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Type RenderWare
Object ID -
Games used Battle for Bikini Bottom
The SpongeBob SquarePants Movie
The Incredibles
Rise of the Underminer

JSP is an asset type which defines a 3D model. It's a RenderWare binary stream file. There are two types of JSP: the normal (model) has a format much similar to a DFF. They can be opened by RWAnalyze and other tools that work with RenderWare models. GTAModding has a lot of useful information regarding this format. The other format is used for visibility and collision data and is very different from a normal JSP/DFF, but still follows the layout of a RenderWare binary stream file, with three custom sections.

Format (Visibility/Collision JSP)[edit]

   int 0x00BEEF01 // section type
   int sectionSize // section size
   int 0x1400FFFF // renderware version
   char[4] CCOL
   int amount1
   int amount2
   struct unknown1 {
   int[2] unknown
   float[2] unknown
   struct unknown2 {
   short[2] unknown
   byte[2] unknown
   short unknown
   int 0x00BEEF02 // section type
   int sectionSize // section size
   int 0x1400FFFF // renderware version
   // big endian
   char[4] "JSP "
   int unknownAmount1 // usually 3
   int unknownAmount2
   int unknown1usually0
   int unknown2usually0
   int unknown3usually0
   struct unknown3{
   int[2] unknown
   int 0x00BEEF03 // section type
   int sectionSize // section size
   int 0x1400FFFF // renderware version
   int vertexCount
   float[vertexCount][3] vertices

Jason Hoerner's information on the custom JSP[edit]

JSP is actually self-named after me.  It stands for “Jason Space Partition”, a replacement for the “Binary Space Partition” supported by RenderWare.  It was based on RenderWare’s BSP format, but the key difference was that my version referenced external data also used for rendering, rather than storing a complete separate copy, saving memory.  And I wrote more efficient tool code to generate it, and runtime intersection code, but that’s more of an optimization, rather than something that directly affects how the format works.

The BSP/JSP format itself is a KD tree with overlap regions, used for spatial queries (like player collision or shadow intersection).  You can look up how a KD tree works on Wikipedia or whatever – I’ll try to explain the specifics of the overlap regions.  Here’s a diagram:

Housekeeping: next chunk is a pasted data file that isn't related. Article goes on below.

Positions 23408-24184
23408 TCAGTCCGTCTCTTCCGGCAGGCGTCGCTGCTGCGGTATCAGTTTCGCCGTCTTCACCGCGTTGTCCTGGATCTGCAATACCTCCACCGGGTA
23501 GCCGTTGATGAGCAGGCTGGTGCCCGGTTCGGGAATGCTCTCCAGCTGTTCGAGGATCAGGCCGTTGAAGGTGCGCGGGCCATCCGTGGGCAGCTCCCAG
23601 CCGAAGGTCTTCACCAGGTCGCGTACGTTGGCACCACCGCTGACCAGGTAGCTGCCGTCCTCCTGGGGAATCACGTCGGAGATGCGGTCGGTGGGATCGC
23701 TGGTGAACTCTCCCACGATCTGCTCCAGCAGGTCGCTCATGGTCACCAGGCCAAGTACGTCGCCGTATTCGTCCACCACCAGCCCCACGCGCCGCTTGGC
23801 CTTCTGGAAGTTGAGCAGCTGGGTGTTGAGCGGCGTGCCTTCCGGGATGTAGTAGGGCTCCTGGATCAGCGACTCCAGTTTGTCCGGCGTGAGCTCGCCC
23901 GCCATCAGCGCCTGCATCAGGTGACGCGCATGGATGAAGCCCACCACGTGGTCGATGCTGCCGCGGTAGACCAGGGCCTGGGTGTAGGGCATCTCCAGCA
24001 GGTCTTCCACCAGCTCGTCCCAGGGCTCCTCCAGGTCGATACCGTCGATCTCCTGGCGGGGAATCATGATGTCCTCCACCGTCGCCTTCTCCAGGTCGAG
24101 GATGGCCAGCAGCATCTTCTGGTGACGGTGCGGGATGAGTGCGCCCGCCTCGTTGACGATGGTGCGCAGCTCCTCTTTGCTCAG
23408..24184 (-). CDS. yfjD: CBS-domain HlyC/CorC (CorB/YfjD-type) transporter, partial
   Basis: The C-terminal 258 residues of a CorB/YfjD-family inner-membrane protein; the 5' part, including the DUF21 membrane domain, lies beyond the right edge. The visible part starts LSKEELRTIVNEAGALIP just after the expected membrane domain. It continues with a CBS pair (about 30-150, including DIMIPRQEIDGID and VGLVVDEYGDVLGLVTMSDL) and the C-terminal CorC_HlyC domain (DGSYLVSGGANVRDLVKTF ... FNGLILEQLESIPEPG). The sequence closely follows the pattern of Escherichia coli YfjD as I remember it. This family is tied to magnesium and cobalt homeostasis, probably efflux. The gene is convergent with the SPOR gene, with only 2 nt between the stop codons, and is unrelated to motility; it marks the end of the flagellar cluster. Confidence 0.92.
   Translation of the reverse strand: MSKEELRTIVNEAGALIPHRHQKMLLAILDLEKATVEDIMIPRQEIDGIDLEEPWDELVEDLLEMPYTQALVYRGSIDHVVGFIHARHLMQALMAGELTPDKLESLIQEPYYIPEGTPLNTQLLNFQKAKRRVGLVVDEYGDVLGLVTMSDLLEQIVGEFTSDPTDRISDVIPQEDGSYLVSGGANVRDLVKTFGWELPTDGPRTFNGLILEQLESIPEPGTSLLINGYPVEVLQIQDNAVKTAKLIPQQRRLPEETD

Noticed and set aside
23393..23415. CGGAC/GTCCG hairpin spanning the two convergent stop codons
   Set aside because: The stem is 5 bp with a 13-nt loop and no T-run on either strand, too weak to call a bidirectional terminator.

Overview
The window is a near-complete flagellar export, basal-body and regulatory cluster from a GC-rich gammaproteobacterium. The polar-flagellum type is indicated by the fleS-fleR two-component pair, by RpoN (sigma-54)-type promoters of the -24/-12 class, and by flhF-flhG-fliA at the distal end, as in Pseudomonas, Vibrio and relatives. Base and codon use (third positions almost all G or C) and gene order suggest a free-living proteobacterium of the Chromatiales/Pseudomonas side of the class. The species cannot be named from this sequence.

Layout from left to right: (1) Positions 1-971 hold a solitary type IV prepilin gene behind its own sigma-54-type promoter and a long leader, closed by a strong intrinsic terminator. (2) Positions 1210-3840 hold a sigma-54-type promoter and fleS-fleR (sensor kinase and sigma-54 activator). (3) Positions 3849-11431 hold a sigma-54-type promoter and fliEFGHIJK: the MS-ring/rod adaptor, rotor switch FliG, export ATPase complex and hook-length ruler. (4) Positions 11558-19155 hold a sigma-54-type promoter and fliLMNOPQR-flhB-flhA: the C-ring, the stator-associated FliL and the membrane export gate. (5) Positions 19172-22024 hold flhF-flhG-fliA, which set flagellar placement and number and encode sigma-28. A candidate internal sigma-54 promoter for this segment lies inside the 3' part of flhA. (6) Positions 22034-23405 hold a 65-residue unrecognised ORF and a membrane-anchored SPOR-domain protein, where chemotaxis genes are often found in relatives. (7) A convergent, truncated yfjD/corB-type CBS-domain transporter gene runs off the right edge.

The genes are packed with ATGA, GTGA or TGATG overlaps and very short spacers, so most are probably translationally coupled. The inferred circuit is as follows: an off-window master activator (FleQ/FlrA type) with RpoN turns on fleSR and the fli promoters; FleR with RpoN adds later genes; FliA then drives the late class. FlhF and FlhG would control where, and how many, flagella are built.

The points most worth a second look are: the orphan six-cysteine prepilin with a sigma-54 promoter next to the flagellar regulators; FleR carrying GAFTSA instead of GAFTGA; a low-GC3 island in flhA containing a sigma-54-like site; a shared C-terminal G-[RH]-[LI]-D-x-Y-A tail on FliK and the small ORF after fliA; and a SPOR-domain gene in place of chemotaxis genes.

Jason space partitioning.png

The overlap region is defined by a pair of axis aligned planes (you’ll probably see two floating point numbers, kind of close to one another), which divide space into three regions, left, right, and overlap.  There is another value (probably 0,1,2 integer) that selects which axis it represents.  The blue triangles all go in the right branch of the KD tree, while the green triangles all go in the left branch.

When doing a spatial query, if your query is entirely to the right of right plane, you only need to go down the right branch of the tree.  If your query is entirely to the left of the left plane, you only go down the left branch.  If your query touches the overlap region, you need to go down both sides of the tree, because some triangles on both sides could be intersected.  If you’re doing a long thin query (like a ray or capsule), you can clip the ray or capsule to the overlap plane before recursing (which makes it smaller for the next query).

Regarding DFF, besides the JSP replacing BSP, and some post optimizations specific to PS2 command buffers, we didn’t do anything with the DFF importer, and used what RenderWare created verbatim.  So I can’t give details on the contents or import of a DFF.  But hopefully those basic details of the KD tree implementation will help some.

The editor we used for the game was called the “EvilEditor”, and I didn’t do any work on it myself.  It was named after Evil Dead, the first game Heavy Iron worked on, which was before I started working there.  I did do a lot of work on its successor, the “GoodEditor” (which was used for all of Heavy Iron’s post RenderWare games).  I can tell you all 3D geometry was built in Maya, and the EvilEditor itself was only used for object placement, setting object parameters, and scripting.

The scripting was all event based, there was no actual scripting language.  Objects could send events to other objects, and an FNV hash of the string name of each object was used as an identifier for the object to send it to.  Maybe searching for things that look like hashes (obviously not floats or integers) will make it obvious where events are present in the code.  The game included a system where updates of distant objects were turned off for performance, including a feature where you could group objects to all update together.  The “group update together” feature was used to ensure synced objects (like moving patterns of Tikis) would stay in the same pattern, and dependent objects (like teleport box pairs) would activate together.

I did the collision system.  It includes an outer sphere which does “move and de-penetrate” (let the character move and go inside triangles a bit, then try to push him back out), and an inner sphere which attempts to do continuous capsule based collision, so when moving very fast, he hopefully doesn’t go through anything, but obviously speed runners have figured out how to break that!  The outer sphere categorizes primitives as if the player is a cube, and picks the nearest collision along each face of the cube, and solves for where to place the character that’s outside of any collision.  With lots of special cases to try to make it not jitter, and hard to get stuck (if you compare to Scooby Doo, the previous game where I didn’t do the collision, that has nasty jitter).  I think Patrick has a second smaller sphere for the head, but I’m not sure…

Anyway, that’s the stuff I thought of for now, I’ll let you know if I think of anything else interesting…